Disclaimer: I received a free review copy of this book at ALA Midwinter 2013. All quotes are based on an uncorrected text.
Warning: As this is book four in a series, the review necessarily contains spoilers for previous books.
“Soon or later, there is always war with Chalced.”
Although they have finally reached the lost city of Kelsingra, the dragons on their keepers still face further challenges, perhaps even greater than their struggle up the Rain Wild River. Many of the dragons still cannot fly, a skill that will be necessary for all of them to reach Kelsingra proper, where the Silver wells await. The relationships between the keepers and their dragons, and their relationships with one another grow and change day by day as they face the realization that they will be establishing a new society on the foundations of an ancient one. The changes mean adjustments for them all, as the keeper struggle to bear the burden of their Elderling inheritance, and the dragons try to live up to their regal ancestors. Despite the difficulties they face simply among themselves, they must also face threats from without as the Duke of Chalced’s quest for dragon-flesh grows more feverish as death approaches. Even the fully fledged dragons, Tintaglia and Icefyre, are not safe from his ravenous appetite, and nor are the Elderling “dragon-men” abroad in the world, such as Selden Vestrit. In order to face the threat posed by the Duke of Chalced and successfully re-establish the dragon lineage, they must gain access to the knowledge held within the memory stones of Kelsingra, and find the wells Silver that will allow the dragons and their Elderlings to reach their full potential before they lose any more of their number.
In book four of the series, Hobb must bring together multiple storylines of characters who have been scattered across her world. Despite having ample space to do so, the pacing lags a bit, and some threads were crammed in at the end. As always, Hobb also follows a secondary but related story line in the letters that head each chapter, as the bird keeper’s guild struggles to maintain service in the midst of spying and treachery. In addition to providing an interesting subplot, these letters also supply information that ties together the happenings in the wide-flung and disparate settings ranging from Kelsingra to Bingtown to Chalced. Blood of Dragons is heavily character-driven, with much of the book concerned with the complex interpersonal relationships between dragons and Elderlings, Elderlings and humans, and within the groups that will make up the new society that is just beginning to establish itself in its own right. Certain characters receive more attention in this instalment than others; Alise and Sedric have largely resolved their romantic situations, but as their stories move aside, the triangle playing out between Tats, Thymara and Rapskal gets more page-time. As a result of the focus on characters, the conflict with the Duke of Chalced, which could have been central to the plot, is delayed until the very end, and dispatched hastily, almost as an addendum. While character-driven novels are not a bad thing, the epic nature of the quest at the centre of this story calls for a greater balance between character and action. But although the story concludes somewhat hurriedly, there is a greater sense that Hobb’s richly imagined world goes on beyond the pages, and the tale makes a significant contribution to the mythology of the Realm of the Elderlings.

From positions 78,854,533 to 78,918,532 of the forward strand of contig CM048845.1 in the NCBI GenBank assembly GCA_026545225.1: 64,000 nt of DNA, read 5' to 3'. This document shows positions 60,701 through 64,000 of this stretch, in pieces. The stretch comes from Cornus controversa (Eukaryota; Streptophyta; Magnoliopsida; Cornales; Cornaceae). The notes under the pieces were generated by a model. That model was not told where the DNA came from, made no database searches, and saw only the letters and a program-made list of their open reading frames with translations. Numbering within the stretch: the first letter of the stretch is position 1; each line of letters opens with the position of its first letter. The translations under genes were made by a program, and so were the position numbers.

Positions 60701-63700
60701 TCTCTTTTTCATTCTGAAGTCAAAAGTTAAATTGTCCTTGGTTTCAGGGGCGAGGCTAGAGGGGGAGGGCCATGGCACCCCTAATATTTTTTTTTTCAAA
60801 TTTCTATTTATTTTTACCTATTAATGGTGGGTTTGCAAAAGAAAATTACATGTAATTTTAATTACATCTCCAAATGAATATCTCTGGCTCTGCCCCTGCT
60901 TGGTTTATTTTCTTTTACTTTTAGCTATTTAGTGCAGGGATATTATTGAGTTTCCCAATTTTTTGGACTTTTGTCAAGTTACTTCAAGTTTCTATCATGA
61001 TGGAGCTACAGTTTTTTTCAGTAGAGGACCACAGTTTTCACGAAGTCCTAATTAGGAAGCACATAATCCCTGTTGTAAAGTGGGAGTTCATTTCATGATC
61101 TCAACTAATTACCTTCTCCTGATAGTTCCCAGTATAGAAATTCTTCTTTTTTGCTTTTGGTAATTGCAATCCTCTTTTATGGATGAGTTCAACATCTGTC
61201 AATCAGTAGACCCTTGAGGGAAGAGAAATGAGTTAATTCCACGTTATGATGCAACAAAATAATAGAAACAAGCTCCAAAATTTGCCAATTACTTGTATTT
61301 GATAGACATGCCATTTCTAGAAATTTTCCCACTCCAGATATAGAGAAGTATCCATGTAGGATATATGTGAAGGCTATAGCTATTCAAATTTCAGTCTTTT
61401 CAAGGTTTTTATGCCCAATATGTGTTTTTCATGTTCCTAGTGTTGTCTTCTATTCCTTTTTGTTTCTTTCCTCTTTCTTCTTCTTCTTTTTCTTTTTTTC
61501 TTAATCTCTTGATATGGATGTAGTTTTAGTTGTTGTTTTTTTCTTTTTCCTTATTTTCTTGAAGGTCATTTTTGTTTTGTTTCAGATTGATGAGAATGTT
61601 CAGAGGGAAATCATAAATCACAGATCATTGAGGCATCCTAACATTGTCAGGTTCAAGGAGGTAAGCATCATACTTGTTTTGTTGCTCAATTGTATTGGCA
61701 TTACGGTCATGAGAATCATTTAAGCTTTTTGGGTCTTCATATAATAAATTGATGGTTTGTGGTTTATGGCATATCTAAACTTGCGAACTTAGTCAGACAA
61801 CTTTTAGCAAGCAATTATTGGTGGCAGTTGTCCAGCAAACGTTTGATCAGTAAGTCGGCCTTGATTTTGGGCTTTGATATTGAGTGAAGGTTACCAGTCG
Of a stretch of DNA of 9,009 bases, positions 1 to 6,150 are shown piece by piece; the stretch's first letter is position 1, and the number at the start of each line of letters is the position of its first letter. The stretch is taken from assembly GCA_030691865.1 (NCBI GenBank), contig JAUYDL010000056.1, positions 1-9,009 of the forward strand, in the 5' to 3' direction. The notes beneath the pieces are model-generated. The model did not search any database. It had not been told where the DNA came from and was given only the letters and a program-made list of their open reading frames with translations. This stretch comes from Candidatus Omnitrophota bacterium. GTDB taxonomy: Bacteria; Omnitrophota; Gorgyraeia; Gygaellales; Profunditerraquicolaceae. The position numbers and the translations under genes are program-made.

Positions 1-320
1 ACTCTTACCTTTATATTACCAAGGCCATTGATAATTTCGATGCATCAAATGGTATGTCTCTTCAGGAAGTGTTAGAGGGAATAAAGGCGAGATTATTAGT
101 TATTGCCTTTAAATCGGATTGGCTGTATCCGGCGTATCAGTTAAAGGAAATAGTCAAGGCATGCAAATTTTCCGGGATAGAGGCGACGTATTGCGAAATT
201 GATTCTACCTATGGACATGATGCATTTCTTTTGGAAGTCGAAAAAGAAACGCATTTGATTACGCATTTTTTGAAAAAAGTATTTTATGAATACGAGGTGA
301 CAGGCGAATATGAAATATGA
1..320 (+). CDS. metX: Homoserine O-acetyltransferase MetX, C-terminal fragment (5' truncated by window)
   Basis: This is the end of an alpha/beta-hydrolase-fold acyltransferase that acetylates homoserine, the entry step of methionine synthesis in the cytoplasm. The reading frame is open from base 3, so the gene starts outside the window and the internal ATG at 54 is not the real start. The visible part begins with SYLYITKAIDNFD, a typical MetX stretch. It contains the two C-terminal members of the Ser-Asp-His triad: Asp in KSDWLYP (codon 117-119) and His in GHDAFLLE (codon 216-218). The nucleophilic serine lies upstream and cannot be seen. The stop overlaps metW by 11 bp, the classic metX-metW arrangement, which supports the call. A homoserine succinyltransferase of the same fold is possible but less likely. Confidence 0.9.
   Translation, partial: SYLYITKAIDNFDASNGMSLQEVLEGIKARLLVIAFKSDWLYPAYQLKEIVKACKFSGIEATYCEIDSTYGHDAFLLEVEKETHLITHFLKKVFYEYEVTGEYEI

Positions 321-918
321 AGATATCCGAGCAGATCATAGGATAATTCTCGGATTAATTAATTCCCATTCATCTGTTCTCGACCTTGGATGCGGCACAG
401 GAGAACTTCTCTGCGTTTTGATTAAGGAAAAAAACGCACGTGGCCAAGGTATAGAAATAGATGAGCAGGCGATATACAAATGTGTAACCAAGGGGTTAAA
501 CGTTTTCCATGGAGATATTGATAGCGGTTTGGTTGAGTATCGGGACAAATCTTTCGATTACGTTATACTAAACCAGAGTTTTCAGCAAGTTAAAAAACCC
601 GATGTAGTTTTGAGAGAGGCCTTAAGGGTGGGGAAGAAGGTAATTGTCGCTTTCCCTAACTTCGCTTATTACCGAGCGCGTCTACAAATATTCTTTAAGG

Already read and enjoyed Blood of Dragons? I recommend The Silvered by Tanya Huff.
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